AUSTIN, Texas — The Texas Senate recently advanced what is dubbed as the “anti-Sharia bill,” sending the matter on to the House for consideration.
S.B. 531, an amendment to the Texas family code, was introduced by Sen. Donna Campbell (R-New Braunfels). Although the bill does not mention Islam or Sharia law, its intent has been understood to keep Sharia law from overriding federal and local Constitutions—specifically in marriage and family matters.
“A ruling or decision of a court, arbitrator, or administrative adjudicator under this title may not be based on a foreign law if the application of that law would violate a fundamental right guaranteed by the United States Constitution or the constitution or a statute of this state,” it reads.
The statute particularly relates to any “proceeding involving marriage, a suit for dissolution of a marriage, or a suit affecting the parent-child relationship.”
“It’s just to provide some belt and suspenders to make sure that, with judicial discretion, we don’t trump Texas law, American law, with a foreign law regarding family law,” Campbell said.
But some have stated that the bill is unnecessary as they do not see an imminent threat.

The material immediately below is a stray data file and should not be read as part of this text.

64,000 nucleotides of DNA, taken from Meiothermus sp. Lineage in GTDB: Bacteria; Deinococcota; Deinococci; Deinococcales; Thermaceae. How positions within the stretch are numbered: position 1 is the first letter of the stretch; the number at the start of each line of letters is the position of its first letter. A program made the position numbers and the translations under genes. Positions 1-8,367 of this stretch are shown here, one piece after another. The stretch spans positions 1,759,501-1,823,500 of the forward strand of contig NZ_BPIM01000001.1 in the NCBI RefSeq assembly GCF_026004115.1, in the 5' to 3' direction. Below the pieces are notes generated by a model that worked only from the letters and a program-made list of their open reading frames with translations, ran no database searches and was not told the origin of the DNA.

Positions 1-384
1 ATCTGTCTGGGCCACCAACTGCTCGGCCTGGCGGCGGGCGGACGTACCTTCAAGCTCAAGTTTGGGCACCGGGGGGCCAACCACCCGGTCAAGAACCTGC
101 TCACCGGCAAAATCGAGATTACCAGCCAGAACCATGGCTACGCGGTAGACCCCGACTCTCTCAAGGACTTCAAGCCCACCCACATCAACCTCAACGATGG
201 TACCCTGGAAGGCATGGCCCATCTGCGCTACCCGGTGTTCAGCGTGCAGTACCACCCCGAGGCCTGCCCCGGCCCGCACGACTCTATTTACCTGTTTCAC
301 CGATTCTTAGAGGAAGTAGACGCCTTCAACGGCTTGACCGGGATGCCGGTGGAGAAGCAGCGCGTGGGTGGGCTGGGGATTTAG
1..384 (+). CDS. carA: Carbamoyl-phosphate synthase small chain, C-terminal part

According to WOAI radio, Sen. Kirk Watson (D-Austin) asked Campbell to demonstrated why the law is needed.
“What foreign law are you attempting to prevent being used, and can you give examples of where it has created a problem in the state?” he asked.
“No foreign law,” Campbell replied. “This just provides a context for judicial discretion.”
The bill passed the Senate 20-11 and is to be considered next by the House. It passed a House committee 5-1 last week.
“Sen. Campbell has done a great job in leading senators to advance the laws that protect our basic rights from infringement,” commented Lt. Gov. Dan Patrick in a statement. “SB 531 upholds Texas morals from foreign laws that contradict or violate our laws and our beliefs.”
As previously reported, earlier this year, it was reported that America’s first Islamic tribunal based on Sharia law was being operated in North Texas.
The court, located in Irving, availed itself to the community to arbitrate disputes between Muslims, such as divorce proceedings, business conflicts and other civil matters.
“All our decisions point back to the Koran and Sunna … and what the prophet Mohammed left to us,” Dr. Taher el-Badawi, Islamic Tribunal judge, told KEYE TV.
But the three men who operate the court stated that they do not seek to override the existing courts or the U.S. Constitution.
“We are not here to invade the White House or invade Austin,” Imam Moujahed Bakhach told reporters. “We are humble and want to settle a problem between Muslims.”
While the Texas bill applies only to family courts, nine other states have passed similar laws in an effort to outlaw Sharia law within their borders: Tennessee, Louisiana, Arizona, Kansas, Oklahoma, North Carolina, Washington, Alabama, and Florida.
Photo: Kuman Appiah